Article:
The International Criminal Court (ICC) said on Thursday it will give South Africa more time to explain why it defied an order to arrest Sudanese leader Omar al-Bashir, extending the deadline until a Pretoria court finalises the case.
The Hague-based court’s decision comes after it originally gave Pretoria until October 5 to defend its failure to detain Bashir when he landed in the country in June to attend an African Union summit.
“The Chamber grants South Africa’s request for an extension of the time-limit to submit its views on the events surrounding Omar al-Bashir’s visit… until such time as the currently ongoing relevant judicial proceedings before the courts of South Africa are finalised,” the ICC said in a statement.
Bashir is wanted for genocide, war crimes and crimes against humanity allegedly committed against civilians in Sudan’s vast Darfur region, where the UN says about 300 000 people were killed and 2.5 million others forced to flee their homes in a deadly conflict.
Khartoum puts the death toll at 10, 000.
The ICC also ordered South Africa to “promptly report… any developments in the relevant judicial proceedings as they occur”.
“Should no such developments occur prior to December 15 2015,” South Africa must submit a report on the “status of judicial proceedings no later than 31 December 2015”, the ICC added.
South Africa’s High Court last month denied government the leave to appeal against a local court ruling that it should have arrested Bashir when he attended the AU summit in mid-June.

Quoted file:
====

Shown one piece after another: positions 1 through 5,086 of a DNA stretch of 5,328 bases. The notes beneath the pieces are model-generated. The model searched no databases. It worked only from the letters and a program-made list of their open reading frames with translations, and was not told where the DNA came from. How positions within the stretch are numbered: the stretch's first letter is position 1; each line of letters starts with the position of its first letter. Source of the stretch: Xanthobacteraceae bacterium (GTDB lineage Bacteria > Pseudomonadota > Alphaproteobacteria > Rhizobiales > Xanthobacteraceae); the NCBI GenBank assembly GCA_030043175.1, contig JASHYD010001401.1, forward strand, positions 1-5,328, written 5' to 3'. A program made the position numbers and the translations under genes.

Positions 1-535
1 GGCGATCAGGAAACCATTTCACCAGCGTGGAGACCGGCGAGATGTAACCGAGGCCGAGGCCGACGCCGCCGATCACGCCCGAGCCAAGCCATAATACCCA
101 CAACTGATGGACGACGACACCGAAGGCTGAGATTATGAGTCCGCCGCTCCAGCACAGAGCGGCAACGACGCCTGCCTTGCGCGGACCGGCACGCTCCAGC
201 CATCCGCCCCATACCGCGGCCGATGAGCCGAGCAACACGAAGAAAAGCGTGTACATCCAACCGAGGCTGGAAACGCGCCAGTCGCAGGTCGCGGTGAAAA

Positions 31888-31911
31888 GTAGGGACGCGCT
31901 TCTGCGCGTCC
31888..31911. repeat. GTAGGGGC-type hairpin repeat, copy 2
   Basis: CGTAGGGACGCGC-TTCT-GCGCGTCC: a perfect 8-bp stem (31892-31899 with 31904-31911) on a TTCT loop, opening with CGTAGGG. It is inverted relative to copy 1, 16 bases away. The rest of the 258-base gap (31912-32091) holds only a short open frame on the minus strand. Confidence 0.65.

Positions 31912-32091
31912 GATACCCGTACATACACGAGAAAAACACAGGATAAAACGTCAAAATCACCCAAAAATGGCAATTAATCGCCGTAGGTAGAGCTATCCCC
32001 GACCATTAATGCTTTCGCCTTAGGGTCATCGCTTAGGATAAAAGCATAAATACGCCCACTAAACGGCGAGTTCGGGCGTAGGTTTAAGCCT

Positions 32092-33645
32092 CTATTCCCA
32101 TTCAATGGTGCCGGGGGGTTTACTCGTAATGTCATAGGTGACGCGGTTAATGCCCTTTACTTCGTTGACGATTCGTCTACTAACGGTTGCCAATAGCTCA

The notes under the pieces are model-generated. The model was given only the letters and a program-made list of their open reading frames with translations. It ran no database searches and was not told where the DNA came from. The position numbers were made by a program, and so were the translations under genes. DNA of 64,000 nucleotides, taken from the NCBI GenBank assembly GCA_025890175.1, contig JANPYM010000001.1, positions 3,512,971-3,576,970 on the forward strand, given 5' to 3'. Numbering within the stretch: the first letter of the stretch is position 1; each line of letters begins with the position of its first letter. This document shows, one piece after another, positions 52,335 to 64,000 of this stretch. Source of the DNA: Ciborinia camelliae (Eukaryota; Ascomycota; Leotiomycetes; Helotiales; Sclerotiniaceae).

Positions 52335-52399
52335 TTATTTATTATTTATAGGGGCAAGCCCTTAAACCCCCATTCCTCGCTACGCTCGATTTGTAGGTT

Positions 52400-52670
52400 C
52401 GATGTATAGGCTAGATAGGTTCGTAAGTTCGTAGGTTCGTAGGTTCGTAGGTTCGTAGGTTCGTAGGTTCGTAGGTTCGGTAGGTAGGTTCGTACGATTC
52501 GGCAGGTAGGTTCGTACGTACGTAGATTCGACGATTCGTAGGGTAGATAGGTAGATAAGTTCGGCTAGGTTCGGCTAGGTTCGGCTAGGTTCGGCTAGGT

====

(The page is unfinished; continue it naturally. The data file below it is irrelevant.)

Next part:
Pretoria said it would now pursue the case in a higher court.
The government allowed Bashir to fly out of the country despite a court order blocking his departure, arguing that he had immunity from arrest during his visit.
The government maintained that its obligations to the AU, which included granting immunity to attending heads of state, trumped the laws of the ICC.
South Africa’s failure to arrest Bashir sparked international condemnation, which was met with a threat from Pretoria to withdraw its membership of the international court, set up in 2002 to try the world’s worst crimes.
Bashir has evaded justice since his indictment in 2009 for alleged crimes committed in the Darfur conflict and has in the past visited several other countries including other ICC member states. News24